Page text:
I am so sad that such another violent, senseless act happened in OKC. I hope all will remember this crime reflects only on the perpetrator, not his faith.
Oklahoma breeds good football!
Last Monday, Ysabel and I flew to Oklahoma from San Diego. Ardmore was very relaxing, except for the heated games of Pictureka! Grandma was the only one who would eat at Veggies with me, but we had lunch there twice, I taught Ysa to make bracelets and necklaces with Stretch Magic, we spent time at Lizzie’s new house, I drank a ton of Diet Coke from Sonic, and we even managed to find time for Kelli to cut my hair.
Today, CNN/Money published an online article, “Oklahoma’s Painful Car Culture.” In a survey of fifty cities best able to deal with the high gasoline prices, Tulsa and Oklahoma ranked 49th and 50th respectively. (San Francisco, New York, and Chicago were the top three, due to the public transportation infrastructures these cities enjoy.)
In Oklahoma, people often drive long distances to work (Lynnie spent several months commuting from Ardmore to Oklahoma City–100 miles, and I drove from Oklahoma City to Norman when I worked at the University of Oklahoma Press). Few alternatives to driving exist. In Oklahoma, folks LOVE their vehicles, and, usually, it’s the bigger the better. Oklahoma City, due to its large area, makes creating a public transit system difficult. And, in Oklahoma, we don’t really bike or walk, even for a couple of blocks–and watch out if you do. (One time, Anna visited me when I was living in Norman. I had to work one day she was there, and she went out walking. I remember her reporting that she saw no other pedestrians and that people looked at her askance.)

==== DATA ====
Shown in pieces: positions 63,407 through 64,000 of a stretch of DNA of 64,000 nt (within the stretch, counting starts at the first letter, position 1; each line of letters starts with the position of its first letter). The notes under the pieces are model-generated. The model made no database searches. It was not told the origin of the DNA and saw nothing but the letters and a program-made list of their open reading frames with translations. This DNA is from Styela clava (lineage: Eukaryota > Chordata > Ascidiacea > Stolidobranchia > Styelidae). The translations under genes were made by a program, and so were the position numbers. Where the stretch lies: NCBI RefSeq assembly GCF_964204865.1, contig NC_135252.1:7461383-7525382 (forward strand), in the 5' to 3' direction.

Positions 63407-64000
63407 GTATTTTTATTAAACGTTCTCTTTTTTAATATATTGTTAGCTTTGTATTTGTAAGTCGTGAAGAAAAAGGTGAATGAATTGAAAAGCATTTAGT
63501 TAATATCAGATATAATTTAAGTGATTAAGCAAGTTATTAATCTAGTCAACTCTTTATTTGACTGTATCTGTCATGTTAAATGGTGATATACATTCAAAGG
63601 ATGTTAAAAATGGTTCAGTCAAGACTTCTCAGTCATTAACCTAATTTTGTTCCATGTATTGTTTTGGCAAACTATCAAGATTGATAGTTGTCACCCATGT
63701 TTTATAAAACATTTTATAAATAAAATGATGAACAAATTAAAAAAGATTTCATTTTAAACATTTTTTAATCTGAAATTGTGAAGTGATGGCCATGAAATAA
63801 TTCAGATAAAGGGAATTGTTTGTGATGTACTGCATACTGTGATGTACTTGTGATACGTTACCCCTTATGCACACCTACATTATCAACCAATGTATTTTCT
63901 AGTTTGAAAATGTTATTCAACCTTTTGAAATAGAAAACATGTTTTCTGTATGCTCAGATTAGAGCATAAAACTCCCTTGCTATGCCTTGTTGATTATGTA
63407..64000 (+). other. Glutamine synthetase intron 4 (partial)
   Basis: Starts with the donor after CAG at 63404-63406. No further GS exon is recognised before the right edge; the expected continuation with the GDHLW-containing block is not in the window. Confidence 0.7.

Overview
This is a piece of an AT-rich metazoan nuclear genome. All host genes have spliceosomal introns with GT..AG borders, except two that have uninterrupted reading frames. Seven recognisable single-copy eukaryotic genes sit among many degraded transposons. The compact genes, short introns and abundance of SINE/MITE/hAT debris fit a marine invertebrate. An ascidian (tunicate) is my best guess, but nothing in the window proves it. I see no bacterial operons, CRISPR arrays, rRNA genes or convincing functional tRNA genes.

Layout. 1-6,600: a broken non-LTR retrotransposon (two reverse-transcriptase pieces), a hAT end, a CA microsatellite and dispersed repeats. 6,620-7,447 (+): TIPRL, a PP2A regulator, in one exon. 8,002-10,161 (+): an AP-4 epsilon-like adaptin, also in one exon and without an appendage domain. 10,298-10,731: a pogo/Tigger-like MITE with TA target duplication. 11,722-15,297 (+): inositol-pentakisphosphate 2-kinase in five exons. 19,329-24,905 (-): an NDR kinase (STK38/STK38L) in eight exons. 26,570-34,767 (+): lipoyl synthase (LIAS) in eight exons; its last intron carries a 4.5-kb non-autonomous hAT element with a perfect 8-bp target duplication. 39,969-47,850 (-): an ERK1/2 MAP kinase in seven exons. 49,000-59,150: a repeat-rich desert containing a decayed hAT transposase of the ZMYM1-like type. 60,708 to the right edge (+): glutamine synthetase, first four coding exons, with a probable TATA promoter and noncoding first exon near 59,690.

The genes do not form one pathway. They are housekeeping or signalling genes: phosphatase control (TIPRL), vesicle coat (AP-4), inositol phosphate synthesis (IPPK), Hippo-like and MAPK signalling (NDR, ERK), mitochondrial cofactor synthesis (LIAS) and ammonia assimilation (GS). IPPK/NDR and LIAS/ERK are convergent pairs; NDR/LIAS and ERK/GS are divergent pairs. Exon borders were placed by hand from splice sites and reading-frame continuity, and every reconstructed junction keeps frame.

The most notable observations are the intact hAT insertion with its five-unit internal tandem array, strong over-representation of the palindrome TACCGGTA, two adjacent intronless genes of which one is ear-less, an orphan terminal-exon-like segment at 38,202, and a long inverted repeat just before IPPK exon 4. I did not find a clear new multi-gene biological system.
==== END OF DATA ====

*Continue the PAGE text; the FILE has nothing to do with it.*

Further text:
Several years ago, Grandma said that Oklahoma’s economy was inversely related to that of the rest of the country. When oil prices are high, it’s good for Oklahoma, but the rest of the country often suffers. Now, it seems that the gas prices are affecting Oklahomans as well.
Perhaps the car culture in Oklahoma is changing. One commuter from McLoud started organizing carpools to and from Oklahoma City. Tulsa and OKC are investigating ways they can increase public transportation options. These alternatives are promising.
Oklahomans are modest folk…no amazing, best, or wonderful for us. Instead, it’s “Oklahoma: OK!”
Despite having lived outside of Oklahoma since 2003, I am an Oklahoman, and I imagine I will always be an Oklahoman. The universe likes to remind me of this by ensuring I see a car or truck with an Oklahoma license tag every day without fail and by peppering my path with those who like to snicker when I say “y’all” (which I ignore since I maintain it is a proper and economical way to address a group of people).